Knock Offs In The Toy Industry…Is Imitation The Sincerest Form Of Flattery?
The toy industry (like many brand dominated consumer products industries) has a significant problem with knock offs i.e. people ripping off a product. Recent high profile cases have shown that even retailers are not immune to looking for an easy win/quick buck using someone else’s brand without necessarily paying for it!
The reality is that branded products command a premium versus generic products, and so they will tend to sell more than generic products. The challenge for toy companies is to find an effective way to robustly protect brands/properties.
While trademarks and ‘passing off’ legislation offer some protection, they need to be actively managed and enforced, often at some cost/legal risk.
There appears to be a difference between ‘me too’ products and an actual rip off/knock off product. For instance let’s say you are active in the creative play category and you create a new play pattern, you launch a product and it’s a huge success…the outcome is likely to be a). good sales initially and b). after one or two selling cycles, your competitors will have cottoned on & will have similar products. This would be regarded by most as pure competition, and the only way to beat it is to keep on innovating, leverage customer relationships and deliver cost effectively/with good marketing.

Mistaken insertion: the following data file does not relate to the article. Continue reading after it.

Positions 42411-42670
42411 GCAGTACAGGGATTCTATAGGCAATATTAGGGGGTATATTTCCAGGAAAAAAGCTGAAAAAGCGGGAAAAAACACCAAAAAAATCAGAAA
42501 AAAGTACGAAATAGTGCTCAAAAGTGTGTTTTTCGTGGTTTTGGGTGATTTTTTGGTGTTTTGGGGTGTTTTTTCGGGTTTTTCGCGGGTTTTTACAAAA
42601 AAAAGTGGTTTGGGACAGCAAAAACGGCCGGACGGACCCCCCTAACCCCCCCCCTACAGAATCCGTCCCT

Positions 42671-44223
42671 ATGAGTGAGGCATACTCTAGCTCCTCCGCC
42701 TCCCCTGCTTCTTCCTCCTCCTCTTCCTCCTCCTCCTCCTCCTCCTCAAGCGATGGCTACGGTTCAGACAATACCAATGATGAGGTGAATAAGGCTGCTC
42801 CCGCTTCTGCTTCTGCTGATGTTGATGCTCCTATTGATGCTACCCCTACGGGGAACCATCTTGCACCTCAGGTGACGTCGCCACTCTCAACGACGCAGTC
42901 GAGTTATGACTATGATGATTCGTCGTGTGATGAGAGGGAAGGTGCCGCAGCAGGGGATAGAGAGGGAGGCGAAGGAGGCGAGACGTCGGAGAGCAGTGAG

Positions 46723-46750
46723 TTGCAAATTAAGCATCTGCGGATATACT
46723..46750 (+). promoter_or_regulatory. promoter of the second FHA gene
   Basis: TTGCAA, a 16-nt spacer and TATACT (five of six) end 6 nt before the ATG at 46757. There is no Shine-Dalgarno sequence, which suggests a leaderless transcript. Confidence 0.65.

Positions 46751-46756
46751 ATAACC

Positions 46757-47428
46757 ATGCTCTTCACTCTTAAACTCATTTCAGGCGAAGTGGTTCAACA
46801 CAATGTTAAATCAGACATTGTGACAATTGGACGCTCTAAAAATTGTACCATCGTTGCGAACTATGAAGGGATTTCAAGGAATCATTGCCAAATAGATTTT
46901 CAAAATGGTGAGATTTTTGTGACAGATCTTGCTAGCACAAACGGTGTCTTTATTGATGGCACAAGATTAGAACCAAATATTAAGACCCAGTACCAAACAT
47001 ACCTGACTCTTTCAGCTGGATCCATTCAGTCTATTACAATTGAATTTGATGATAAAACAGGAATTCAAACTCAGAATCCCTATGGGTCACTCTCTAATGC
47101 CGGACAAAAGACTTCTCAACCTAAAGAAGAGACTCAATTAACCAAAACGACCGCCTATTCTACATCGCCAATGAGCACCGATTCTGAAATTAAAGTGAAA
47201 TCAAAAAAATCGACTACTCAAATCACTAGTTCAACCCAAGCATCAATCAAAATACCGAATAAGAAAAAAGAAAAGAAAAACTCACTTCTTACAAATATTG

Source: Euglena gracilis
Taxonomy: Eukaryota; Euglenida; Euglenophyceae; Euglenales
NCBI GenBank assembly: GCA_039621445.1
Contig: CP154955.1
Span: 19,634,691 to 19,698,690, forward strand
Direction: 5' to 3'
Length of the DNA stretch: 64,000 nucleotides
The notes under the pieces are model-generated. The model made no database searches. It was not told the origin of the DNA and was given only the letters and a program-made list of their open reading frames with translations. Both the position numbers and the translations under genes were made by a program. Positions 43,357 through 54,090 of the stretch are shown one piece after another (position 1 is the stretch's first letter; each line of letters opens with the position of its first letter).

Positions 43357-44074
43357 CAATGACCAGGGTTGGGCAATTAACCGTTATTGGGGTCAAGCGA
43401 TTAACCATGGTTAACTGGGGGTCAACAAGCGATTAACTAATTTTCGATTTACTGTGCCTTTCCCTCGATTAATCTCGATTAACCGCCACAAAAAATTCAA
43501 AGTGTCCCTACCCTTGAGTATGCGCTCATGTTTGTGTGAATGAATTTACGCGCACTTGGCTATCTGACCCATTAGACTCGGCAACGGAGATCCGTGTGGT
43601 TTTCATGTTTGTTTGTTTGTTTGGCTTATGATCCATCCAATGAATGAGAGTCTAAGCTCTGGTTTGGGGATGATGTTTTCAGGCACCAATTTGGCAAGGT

At the furthest end of the spectrum the other way though is the blatant knock off, either an illegal copy of the product using the same brand name but not manufactured/supplied by the brand owner, or the blatant knock off with just the tiniest (often hilariously bad/ill thought out) amendments to make a token but presumably legally insignificant change!
While walking between show rooms in Hong Kong we noticed a street toy stall selling something called “Deformers” which looked almost entirely like a Transformer toys. While such names and bad copies can be amusing at first view, actually they are symptomatic of a problem which costs toy companies and brand owners fortunes.
This is obviously not a new issue, one of my first memories of the toy industry is seeing Hasbro’s Legal Counsel striding around the Nuremberg toy fair (in the late ’90s) issuing cease & desist notices to Far East vendors of products he deemed to be infringing Hasbro’s intellectual property.
So new or old issue, the problem of knock offs is not going away…the reality is that the more successful you are the more likely your products/brands are to be knocked off, so from one perspective it is a problem of success, not that this makes it any less frustrating!
by Steve Reece, CEO of Kids Brand Insight www.KidsBrandInsight.com, a leading Consultancy to toy companies around the world, which helps companies with product reviews & awards, find the right toy & game factories, consumer research test their products with kids and parents and secure export distribution/market entry around the world